Then came another window of insight: yes, they could have reached out anyway, despite our lifestyles being entirely different and them feeling awkward or scared …but wasn’t it true that the very reason I didn’t reach out to them either was because they didn’t know what it was like to be in my situation? Wasn’t it true that they were right? That the very reason they didn’t reach out to me was the same reason they were never the first people I dialed when in my darkest places?
Then, I began to wonder the inevitable: was I in the wrong? Did they feel as betrayed by me as I had felt by them? Eventually, I came to terms with the fact that perhaps no one was in the wrong, despite so desperately wanting to blame someone or something for the shittiness of all. In the end, I came to terms with the fact that it was just life. We were all just doing the best we knew how with the cards we were dealt, even if our best wasn’t another person’s version of perfection.
Having no one to blame anymore, I was able to forgive them. And, what’s more? I not only found forgiveness in my heart towards them and myself, I am now friends with them once again, and consider them a major part of my life. When we started talking again, it was like we never stopped. We fell back into sync, despite our different lifestyles, because as it turned out our friendship was based on more than circumstance, something deeper. We were initially drawn to one another and became friends not because we had to be around one another in school, but because we genuinely liked who each other were at heart –something that cannot be moved by illness or any other life changes.
So, when I got autoimmune encephalitis after rekindling our friendship, I worried it would break us up again. I was so insecure I debated even telling them …but you can’t really hide something that serious.
So I just told them plain and simple when they asked what was going on, no dramatics involved in my explanation –no indicator that I expected them to understand, learn about the condition, or counsel me in anyway (let’s get real, if they would have tried to advise me on an issue they knew little about or had just heard of while I had a team of professionals on hand and had researched it all inside and out myself, I would have been a little insulted). Sure, I would quickly rationalize it was coming from a good place …but, if I’m being honest, not before my ego was bruised and reared its ugly head).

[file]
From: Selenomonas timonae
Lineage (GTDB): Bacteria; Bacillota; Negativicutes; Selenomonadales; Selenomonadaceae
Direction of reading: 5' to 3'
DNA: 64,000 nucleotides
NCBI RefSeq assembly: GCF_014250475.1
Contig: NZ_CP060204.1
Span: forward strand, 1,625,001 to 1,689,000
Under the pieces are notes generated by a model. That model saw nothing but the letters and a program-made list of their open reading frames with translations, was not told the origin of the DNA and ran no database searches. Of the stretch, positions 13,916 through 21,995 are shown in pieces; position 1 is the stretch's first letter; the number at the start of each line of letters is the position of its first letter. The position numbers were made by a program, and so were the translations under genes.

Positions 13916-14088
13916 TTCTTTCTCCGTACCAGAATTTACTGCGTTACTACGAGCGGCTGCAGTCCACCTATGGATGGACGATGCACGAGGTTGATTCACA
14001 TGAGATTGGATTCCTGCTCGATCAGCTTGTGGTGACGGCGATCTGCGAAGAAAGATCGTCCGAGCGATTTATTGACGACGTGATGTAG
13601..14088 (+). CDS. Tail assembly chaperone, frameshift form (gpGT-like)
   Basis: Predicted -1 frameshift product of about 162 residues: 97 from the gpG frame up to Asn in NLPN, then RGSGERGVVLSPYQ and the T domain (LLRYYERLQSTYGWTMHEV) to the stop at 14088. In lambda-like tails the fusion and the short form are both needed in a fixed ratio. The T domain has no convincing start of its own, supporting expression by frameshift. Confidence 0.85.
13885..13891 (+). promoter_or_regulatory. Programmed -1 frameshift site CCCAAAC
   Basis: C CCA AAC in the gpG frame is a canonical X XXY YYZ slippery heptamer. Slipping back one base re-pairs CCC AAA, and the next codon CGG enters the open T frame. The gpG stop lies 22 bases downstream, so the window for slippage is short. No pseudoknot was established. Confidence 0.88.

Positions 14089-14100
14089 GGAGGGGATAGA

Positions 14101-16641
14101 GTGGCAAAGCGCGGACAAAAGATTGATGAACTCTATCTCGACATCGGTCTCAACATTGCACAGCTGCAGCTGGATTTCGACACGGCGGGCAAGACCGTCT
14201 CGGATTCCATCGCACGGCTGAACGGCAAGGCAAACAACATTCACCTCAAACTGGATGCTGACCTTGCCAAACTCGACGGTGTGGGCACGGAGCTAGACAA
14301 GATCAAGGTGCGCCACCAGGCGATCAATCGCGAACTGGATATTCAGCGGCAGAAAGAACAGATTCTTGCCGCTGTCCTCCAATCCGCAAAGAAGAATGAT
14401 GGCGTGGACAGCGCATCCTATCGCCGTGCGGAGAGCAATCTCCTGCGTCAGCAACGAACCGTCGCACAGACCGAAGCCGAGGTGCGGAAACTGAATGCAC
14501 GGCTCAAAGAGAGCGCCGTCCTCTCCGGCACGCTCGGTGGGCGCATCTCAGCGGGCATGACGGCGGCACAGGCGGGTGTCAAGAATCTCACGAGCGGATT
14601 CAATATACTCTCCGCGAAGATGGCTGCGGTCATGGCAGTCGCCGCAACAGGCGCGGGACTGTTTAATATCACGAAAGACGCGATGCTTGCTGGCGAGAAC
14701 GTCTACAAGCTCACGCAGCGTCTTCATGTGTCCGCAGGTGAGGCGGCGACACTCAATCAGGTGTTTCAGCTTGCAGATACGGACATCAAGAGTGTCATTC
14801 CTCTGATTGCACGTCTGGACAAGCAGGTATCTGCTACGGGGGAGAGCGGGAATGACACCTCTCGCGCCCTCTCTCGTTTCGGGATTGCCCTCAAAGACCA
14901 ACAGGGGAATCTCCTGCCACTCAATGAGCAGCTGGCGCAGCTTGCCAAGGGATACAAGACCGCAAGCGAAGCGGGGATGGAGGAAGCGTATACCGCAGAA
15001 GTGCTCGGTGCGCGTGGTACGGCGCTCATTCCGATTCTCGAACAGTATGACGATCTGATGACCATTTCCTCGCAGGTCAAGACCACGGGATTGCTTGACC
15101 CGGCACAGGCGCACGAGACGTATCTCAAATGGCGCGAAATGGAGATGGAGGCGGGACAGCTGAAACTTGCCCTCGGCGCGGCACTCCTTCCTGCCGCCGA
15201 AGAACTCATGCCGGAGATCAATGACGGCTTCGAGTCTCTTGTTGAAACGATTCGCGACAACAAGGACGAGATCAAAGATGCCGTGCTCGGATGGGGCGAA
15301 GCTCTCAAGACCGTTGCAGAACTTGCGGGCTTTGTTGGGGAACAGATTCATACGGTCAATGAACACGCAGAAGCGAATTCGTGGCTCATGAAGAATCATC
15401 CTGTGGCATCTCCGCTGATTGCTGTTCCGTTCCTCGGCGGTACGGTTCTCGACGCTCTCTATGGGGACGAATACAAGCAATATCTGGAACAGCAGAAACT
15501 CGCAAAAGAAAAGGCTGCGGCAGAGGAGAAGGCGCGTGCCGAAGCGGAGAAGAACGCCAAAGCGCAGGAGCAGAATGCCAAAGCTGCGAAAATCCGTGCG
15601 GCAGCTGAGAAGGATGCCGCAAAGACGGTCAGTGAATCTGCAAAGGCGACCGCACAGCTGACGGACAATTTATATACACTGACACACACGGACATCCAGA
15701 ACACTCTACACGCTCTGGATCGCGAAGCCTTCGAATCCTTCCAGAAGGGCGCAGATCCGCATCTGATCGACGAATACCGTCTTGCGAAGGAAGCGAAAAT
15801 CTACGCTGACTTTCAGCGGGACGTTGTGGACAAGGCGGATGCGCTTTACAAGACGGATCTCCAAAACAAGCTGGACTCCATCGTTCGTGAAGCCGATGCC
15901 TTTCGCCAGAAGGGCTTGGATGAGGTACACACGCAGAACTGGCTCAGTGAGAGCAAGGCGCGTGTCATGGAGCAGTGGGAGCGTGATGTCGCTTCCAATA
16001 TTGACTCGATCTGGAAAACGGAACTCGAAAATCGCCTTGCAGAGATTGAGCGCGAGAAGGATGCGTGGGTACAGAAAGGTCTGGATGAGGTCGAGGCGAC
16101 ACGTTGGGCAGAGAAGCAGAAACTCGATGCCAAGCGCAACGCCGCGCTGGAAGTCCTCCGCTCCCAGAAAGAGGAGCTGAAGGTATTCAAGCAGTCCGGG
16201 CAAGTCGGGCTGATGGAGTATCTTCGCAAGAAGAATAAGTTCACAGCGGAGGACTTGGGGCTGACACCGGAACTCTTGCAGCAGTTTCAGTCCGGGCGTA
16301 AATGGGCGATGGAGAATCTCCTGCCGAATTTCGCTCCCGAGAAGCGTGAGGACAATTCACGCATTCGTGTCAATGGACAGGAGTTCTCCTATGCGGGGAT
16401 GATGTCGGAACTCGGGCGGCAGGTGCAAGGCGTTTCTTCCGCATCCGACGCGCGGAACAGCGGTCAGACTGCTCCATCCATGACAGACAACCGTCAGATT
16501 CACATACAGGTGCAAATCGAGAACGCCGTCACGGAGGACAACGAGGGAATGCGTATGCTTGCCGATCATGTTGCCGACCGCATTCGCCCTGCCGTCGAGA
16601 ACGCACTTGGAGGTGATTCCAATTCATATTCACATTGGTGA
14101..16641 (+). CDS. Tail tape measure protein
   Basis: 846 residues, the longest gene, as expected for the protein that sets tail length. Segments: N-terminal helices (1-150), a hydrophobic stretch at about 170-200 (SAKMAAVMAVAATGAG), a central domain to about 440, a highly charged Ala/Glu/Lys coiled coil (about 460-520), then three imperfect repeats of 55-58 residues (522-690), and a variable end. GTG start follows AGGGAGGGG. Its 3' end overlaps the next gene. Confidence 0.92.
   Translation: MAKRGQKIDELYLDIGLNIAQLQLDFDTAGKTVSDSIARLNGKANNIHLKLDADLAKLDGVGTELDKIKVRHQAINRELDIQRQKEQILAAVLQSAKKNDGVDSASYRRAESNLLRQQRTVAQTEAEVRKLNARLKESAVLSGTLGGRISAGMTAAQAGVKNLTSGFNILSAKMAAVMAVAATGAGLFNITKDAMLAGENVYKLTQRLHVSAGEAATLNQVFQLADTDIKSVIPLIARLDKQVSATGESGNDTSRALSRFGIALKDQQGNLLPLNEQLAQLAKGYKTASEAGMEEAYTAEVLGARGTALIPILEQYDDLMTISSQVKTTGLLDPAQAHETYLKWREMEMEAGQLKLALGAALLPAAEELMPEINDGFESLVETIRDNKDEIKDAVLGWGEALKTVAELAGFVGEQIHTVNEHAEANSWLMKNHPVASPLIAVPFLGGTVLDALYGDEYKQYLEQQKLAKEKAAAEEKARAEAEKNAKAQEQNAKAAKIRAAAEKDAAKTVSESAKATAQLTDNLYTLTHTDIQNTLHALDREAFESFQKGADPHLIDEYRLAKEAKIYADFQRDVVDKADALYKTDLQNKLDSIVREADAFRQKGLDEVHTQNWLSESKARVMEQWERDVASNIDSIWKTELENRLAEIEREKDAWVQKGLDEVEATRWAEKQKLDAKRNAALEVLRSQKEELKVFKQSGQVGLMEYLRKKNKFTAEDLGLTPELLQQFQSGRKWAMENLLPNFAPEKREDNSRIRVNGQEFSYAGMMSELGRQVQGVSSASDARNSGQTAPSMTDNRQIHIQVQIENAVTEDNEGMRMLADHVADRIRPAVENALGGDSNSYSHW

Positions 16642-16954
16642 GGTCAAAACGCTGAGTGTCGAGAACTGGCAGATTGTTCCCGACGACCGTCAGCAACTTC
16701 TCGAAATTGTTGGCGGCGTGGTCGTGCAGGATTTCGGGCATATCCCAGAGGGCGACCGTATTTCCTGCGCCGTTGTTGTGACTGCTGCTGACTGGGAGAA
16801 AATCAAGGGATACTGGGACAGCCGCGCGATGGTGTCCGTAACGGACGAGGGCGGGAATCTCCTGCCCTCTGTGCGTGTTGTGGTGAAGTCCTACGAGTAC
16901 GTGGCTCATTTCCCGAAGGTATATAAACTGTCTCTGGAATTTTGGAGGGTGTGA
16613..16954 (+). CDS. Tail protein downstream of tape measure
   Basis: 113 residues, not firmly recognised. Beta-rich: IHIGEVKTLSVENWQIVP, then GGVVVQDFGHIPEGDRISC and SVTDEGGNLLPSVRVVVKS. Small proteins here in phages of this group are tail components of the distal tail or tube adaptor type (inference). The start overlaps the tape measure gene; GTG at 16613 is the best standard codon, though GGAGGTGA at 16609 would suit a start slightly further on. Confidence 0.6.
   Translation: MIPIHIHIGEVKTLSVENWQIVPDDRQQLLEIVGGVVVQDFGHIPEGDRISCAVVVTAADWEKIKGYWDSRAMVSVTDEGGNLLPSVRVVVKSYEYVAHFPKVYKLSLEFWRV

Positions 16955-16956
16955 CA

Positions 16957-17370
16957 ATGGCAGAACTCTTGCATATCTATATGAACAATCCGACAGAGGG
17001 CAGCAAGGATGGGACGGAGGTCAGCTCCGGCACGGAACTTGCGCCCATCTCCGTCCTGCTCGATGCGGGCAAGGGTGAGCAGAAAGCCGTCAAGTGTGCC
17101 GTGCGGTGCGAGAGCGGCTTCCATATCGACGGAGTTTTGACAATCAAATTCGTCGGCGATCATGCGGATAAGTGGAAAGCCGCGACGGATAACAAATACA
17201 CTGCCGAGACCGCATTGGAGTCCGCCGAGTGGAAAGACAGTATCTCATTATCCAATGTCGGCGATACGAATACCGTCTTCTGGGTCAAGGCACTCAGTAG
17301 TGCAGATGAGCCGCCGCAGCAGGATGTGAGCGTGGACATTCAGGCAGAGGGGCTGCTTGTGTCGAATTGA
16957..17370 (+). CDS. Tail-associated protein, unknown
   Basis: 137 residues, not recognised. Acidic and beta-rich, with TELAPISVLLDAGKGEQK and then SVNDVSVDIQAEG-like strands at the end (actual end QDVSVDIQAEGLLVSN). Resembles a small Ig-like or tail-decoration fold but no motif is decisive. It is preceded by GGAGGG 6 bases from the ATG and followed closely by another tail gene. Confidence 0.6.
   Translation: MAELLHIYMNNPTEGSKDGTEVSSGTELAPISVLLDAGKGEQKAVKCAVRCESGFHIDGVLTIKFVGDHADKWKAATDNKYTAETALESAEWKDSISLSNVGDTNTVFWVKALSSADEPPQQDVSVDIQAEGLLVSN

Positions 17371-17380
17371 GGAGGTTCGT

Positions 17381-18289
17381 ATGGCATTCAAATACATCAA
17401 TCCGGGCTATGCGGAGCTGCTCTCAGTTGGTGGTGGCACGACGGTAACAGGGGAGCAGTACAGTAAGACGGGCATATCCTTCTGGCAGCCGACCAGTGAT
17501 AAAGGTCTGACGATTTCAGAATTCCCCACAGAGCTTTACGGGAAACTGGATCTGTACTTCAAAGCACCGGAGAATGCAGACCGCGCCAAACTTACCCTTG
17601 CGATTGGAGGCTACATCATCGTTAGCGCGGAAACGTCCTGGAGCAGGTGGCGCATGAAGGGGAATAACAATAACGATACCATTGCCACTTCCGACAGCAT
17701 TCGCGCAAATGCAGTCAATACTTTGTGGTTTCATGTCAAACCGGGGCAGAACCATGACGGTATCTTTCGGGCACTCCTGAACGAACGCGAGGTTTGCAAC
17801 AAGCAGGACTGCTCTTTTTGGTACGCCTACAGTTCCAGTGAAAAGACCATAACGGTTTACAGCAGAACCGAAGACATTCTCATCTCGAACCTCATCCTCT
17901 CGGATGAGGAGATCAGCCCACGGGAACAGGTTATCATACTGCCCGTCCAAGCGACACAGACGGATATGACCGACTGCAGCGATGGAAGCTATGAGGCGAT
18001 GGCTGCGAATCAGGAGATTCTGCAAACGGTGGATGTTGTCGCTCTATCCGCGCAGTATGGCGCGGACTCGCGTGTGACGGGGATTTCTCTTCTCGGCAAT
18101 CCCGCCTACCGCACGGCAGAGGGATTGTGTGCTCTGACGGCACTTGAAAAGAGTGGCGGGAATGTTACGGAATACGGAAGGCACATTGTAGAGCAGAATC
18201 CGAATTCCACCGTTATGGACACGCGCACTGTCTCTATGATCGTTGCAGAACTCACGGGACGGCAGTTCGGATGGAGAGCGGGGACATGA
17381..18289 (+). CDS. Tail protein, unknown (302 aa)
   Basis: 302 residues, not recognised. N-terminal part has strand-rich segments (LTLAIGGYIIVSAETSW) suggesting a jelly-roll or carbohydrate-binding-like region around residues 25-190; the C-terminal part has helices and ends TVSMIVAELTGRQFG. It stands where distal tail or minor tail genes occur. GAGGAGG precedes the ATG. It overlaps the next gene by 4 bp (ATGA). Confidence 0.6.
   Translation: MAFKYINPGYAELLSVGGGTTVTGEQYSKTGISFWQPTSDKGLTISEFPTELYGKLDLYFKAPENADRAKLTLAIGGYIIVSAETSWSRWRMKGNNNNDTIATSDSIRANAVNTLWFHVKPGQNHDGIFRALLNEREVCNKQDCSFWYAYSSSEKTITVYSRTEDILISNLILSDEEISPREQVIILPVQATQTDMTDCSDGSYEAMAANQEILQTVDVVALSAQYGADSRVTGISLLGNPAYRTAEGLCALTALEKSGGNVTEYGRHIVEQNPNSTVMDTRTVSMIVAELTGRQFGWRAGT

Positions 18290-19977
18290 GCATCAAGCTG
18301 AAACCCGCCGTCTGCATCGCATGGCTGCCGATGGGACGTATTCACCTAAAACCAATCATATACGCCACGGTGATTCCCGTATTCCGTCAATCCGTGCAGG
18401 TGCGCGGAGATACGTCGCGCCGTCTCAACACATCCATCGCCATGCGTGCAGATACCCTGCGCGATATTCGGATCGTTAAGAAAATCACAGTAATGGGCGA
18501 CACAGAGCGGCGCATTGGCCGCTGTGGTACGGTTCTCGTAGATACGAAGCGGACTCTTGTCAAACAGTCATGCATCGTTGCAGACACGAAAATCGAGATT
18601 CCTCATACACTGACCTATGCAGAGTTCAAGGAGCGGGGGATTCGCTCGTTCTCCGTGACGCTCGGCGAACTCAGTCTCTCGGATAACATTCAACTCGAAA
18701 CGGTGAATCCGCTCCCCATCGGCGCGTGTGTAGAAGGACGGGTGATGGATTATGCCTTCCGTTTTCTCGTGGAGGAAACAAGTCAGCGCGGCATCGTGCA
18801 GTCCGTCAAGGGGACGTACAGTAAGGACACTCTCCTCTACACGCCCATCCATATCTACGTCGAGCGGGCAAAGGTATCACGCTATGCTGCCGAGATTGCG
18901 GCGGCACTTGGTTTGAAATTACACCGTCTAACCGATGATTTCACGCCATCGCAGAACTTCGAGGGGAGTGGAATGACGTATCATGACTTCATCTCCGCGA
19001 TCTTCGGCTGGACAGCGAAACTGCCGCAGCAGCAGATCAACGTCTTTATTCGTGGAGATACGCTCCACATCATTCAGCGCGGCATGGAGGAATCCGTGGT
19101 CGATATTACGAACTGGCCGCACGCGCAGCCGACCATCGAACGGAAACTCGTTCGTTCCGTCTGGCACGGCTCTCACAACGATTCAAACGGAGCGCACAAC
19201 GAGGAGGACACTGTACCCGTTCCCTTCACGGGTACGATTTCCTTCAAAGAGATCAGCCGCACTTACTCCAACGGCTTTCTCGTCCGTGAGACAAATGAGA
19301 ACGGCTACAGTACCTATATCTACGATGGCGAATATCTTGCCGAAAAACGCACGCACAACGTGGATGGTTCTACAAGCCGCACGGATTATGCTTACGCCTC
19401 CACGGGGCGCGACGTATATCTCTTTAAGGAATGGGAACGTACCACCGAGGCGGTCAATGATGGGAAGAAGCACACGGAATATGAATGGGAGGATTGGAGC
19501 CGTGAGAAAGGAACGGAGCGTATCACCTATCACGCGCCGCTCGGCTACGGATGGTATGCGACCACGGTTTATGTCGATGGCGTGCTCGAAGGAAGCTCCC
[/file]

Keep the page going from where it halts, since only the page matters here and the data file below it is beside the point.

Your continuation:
The result? They simply and genuinely wished me the best, and we went on with our normal chatter. In the past I thought the things I used to talk about with them would seem empty while sick, which is why I thought we couldn’t relate.
Turns out, it was just the thing I needed, to be reminded that there is more to life than illness, and that there is a version of me that is not sick even when health conditions are present. In fact, especially when they are present, because its during those times that our conversations save me from wallowing and instead leave me laughing and feeling upbeat. The moral of the story is, if you have a chronic illness, give people a chance to be a part of your life, even if they will never understand it.
Understand that they cannot possibly understand it, and that that is okay, because really, why WOULD you WANT them to be able to understand what you were going through? That would mean they would have to endure the same excruciating pain as you, and why on earth would you want that from a friend?
So, don’t expect your pre-illness friends to talk to you mainly about illness or health related topics, but this doesn’t mean lying to them and hiding your truth either. When they ask how you are or what’s new in your life, there is a way to tell them you have been sick, started a new treatment etc. without attaching dramatics to it. Then, you can move on to talking about other things, which I assure you is a much welcome reprieve when sick.